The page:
Attributes of an Outstanding Kitchen
First and foremost, the kitchen must reflect an extension of your whole home’s décor. It should read seamlessly with every other room in your house. If the style of your whole home is contemporary, minimalistic and modern, don’t install a country French kitchen. The design should flow and follow the overarching rhythm of your home.
Second, be sure that your kitchen encompasses work zones and is not restricted to the traditional work triangle (sink, cooking, and refrigeration). Bear in mind how often you entertain in your kitchen; for most of us, entertaining in the home has risen significantly over the last 30 years. Much of that entertaining occurs in the kitchen. Your work zones should make entertaining and interacting seamless.
Allow room for growth. Of course your kitchen needs to function to fit your current lifestyle, but it should also allow for expansion. By growth, we aren’t referring to numbers. Growth is about having a kitchen that is adaptable to the needs of whomever is using it. If you enjoy baking with your children or grandchildren, consider their needs in your kitchen. Plan also for occasions in which large groups will congregate in your kitchen, such as holidays, birthday parties and family gatherings. Ultimately, you want a space that is beautiful and inviting, but also functions on a day-day basis, no matter the need. Think ahead and plan for future growth. You won’t regret it.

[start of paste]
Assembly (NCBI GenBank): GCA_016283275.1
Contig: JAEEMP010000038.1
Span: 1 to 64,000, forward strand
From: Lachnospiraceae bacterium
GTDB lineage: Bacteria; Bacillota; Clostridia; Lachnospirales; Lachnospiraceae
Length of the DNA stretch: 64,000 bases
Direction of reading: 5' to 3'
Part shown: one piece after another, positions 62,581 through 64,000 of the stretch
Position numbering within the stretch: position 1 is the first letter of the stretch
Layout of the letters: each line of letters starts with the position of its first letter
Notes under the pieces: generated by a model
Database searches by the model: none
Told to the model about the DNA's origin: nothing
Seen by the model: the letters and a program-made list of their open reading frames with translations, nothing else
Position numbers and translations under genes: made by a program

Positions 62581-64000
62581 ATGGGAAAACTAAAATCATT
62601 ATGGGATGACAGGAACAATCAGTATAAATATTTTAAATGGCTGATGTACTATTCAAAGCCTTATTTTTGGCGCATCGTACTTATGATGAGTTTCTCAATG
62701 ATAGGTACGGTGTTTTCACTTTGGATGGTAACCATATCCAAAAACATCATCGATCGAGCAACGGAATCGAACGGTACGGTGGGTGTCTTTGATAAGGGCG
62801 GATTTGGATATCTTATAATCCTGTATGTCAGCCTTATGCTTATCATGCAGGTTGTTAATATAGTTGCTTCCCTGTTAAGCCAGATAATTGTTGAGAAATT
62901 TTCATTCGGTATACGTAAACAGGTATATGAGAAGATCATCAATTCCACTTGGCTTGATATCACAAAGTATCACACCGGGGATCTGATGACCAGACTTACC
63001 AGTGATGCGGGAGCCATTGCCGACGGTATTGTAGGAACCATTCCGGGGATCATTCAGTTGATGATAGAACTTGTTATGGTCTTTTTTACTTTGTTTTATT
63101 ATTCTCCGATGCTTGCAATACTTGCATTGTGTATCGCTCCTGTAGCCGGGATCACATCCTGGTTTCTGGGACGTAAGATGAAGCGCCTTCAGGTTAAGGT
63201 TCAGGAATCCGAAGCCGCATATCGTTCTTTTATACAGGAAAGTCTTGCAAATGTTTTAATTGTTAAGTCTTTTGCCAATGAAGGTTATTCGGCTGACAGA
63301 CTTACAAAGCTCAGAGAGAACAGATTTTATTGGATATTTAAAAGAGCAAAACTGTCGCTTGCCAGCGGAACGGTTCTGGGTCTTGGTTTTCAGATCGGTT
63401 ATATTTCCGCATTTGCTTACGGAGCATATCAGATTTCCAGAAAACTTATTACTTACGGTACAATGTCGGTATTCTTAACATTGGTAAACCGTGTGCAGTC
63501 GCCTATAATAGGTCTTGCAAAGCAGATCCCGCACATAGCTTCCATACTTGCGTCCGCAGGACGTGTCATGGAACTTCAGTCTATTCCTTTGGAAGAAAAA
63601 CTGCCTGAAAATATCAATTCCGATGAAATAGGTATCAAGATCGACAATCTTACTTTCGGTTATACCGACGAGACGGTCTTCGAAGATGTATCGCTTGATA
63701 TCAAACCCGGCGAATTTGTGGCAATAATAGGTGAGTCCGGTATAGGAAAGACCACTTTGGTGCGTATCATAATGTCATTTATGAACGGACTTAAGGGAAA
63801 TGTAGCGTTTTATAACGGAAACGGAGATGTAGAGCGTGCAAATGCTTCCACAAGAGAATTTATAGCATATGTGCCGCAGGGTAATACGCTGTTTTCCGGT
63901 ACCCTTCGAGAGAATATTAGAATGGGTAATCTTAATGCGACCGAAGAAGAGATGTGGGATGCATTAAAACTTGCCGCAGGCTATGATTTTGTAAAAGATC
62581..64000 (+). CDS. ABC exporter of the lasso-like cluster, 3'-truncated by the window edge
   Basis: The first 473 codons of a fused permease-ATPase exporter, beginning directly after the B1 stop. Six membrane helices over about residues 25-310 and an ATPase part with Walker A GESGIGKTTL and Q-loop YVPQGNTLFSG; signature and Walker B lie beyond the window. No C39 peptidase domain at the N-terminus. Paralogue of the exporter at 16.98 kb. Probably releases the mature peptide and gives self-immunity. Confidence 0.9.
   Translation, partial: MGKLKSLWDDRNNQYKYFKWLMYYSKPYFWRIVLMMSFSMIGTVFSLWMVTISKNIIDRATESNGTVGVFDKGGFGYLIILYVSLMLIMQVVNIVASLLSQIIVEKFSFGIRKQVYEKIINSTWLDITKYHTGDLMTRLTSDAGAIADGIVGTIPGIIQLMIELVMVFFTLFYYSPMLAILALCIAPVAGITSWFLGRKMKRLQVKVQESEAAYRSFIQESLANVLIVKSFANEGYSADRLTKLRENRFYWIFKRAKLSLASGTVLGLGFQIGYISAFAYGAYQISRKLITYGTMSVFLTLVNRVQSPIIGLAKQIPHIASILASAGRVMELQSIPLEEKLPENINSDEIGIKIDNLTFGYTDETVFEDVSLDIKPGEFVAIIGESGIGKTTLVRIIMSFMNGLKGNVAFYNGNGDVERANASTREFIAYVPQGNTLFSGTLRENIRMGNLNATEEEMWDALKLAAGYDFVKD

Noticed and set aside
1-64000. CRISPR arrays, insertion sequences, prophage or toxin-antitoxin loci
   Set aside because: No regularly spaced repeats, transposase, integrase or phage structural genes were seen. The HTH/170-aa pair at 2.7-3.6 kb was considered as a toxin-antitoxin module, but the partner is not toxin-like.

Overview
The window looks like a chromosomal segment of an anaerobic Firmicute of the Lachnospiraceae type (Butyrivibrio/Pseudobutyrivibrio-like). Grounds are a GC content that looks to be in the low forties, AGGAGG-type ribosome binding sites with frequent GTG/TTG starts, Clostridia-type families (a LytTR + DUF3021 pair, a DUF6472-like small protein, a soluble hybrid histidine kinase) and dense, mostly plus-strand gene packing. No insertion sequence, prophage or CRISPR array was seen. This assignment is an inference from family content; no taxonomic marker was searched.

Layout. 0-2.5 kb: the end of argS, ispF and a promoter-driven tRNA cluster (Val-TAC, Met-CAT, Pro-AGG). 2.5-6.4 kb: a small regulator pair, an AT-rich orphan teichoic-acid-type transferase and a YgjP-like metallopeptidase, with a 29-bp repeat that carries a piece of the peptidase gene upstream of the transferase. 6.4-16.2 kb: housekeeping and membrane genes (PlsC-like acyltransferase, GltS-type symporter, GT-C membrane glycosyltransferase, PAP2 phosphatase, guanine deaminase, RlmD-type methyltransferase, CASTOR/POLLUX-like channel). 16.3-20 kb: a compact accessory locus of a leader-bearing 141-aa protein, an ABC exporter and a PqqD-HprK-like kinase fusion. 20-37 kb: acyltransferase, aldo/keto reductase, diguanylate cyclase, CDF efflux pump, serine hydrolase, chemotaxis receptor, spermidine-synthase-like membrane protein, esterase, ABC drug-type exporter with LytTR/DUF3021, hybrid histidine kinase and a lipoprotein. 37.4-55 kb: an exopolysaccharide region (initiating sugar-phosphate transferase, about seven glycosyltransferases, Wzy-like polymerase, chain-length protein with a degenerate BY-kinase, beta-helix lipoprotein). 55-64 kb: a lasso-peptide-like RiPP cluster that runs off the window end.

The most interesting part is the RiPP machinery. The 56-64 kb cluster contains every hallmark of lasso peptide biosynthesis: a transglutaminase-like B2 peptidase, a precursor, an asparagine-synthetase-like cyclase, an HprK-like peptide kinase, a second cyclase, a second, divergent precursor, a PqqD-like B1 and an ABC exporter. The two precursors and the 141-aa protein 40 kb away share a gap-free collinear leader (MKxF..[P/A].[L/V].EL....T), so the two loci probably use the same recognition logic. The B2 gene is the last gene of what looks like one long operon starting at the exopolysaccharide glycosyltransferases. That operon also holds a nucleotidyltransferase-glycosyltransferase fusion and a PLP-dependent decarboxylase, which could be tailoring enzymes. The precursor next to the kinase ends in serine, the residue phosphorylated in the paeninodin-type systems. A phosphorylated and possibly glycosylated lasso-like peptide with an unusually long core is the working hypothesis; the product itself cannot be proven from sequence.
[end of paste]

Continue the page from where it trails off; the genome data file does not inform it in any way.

Finally, personalization is priceless. At KBC, we are committed to personalizing every room in the home, and that includes the kitchen. If you’re a book lover, plan to integrate shelves on which to display your favorite books. If you and your family have traveled the world, bring some of your cherished relics and mementos into the kitchen, to remind you of the special places which you’ve visited. Family heirlooms, antiques, stained glass – no item is out of bounds for the kitchen. We believe that personalization shouldn’t be limited to the living room or the walls. We eschew the one-size-fits-all, big box approach and so should you. If there’s an item you want to include, look for ways to integrate it. Your kitchen should reflect who you are, at every turn.
Four Guidelines for All Homeowners
Whether you’re in a condo, a townhouse or a large suburban home, we believe there are four rules of thumb to keep in mind when tackling a kitchen renovation or building from scratch.